During emergencies, rural public radio stations provide critical public safety information. Natural disasters and emergencies are not uncommon, and the frequency of some extreme weather events are increasing. Rural public radio stations may be the only emergency alert system in rural communities. Emergency events have disproportionate impacts on rural communities. Natural disasters and other emergencies can drastically affect whether a rural community can or cannot thrive — increasing the vulnerability of rural populations. Broadcasting is an essential medium for reaching audiences that lack broadband access, creating a lifeline in emergency situations. Due to distance, geography, or lack of resources, first responders may face challenges in reaching affected areas and communicating directly with communities without the help of public radio.
Public radio stations work as trusted partners with law enforcement, public safety officials, and schools to respond in times of crisis. The Emergency Alert System (EAS) is a national public warning system that requires radio and television broadcasters, wireless cable systems, and satellite operators to provide the President with the capability to address the American public within 10 minutes during a national emergency. Public radio played a role in emergency broadcasts and emergency alerting for decades, and this function is a role of the Public Radio Satellite System (PRSS) and its interconnected stations.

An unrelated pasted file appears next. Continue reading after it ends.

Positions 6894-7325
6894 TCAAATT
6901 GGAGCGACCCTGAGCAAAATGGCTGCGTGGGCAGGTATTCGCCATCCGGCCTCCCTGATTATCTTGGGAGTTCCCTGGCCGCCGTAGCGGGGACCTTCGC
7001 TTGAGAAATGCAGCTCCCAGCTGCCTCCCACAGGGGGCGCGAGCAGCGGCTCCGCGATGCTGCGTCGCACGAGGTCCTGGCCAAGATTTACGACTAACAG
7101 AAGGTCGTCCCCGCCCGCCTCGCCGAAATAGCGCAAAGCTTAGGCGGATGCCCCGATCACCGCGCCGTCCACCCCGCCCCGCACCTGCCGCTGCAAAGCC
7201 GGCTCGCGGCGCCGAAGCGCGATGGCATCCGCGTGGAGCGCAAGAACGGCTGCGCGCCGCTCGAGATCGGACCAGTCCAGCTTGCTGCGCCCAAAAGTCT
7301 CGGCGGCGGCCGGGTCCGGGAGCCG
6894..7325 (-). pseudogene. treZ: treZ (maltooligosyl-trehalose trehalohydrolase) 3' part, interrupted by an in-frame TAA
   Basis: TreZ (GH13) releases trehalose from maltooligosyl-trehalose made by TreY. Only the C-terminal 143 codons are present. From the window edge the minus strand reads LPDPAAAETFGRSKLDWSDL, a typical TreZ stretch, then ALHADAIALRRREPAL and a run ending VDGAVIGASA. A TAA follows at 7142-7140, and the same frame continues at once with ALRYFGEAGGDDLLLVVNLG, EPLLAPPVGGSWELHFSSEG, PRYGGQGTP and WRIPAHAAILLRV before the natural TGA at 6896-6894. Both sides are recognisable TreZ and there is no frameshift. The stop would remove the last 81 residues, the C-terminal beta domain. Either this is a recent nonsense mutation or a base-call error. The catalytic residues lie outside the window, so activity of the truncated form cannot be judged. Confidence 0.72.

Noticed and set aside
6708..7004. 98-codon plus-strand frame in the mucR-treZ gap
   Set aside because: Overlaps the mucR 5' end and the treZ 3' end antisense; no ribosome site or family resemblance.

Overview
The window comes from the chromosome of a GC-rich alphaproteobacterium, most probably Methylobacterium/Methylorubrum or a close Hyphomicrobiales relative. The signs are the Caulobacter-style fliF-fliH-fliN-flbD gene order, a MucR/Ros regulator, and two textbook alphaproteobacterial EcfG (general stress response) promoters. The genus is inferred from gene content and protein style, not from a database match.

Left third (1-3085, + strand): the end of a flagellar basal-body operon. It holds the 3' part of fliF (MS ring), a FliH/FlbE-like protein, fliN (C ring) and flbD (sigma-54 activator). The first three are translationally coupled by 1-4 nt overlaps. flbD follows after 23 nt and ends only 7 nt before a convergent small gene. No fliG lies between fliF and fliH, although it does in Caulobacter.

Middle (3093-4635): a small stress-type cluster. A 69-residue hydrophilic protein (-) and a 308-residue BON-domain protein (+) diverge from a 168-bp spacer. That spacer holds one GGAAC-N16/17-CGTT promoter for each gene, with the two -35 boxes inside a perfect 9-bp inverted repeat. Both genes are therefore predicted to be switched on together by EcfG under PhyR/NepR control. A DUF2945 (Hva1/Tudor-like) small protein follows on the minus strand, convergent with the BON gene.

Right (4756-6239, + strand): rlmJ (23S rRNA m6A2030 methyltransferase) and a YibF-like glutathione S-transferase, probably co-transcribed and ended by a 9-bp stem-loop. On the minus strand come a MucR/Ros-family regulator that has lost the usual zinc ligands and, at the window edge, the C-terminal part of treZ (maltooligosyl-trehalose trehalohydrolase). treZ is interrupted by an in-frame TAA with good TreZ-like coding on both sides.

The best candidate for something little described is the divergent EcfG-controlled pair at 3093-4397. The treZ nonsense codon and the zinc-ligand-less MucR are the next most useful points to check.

In addition to issuing automated alerts, rural radio stations also have the ability to provide live, original reporting for on-air and online coverage and continuous coverage before, during, and after disasters. Public radio provides education to prepare people for natural disasters such as tornadoes, hurricanes, pandemics, floods, tsunamis, and wildfires. Given their role as local news providers, stations spring into action, even overnight, to bring staff on the air for live updates and information to supplement an automated alert. The ability to tune to live broadcasts is especially important during major weather events when communities need consistent, informative public safety updates about evacuation orders, the path of a tornado, the location of a shelter or potable water, or where to send livestock to safety. This accessibility is even more important when the power goes out, and other forms of news or alerts become unavailable. Rural stations cover state and local press conferences, interview government officials, broadcast PSAs for disaster awareness, and provide information on where to access resources for recovery. Stations are committed to their role as essential emergency communications providers for timely, accurate information to rural audiences on unfolding disasters and emergency situations.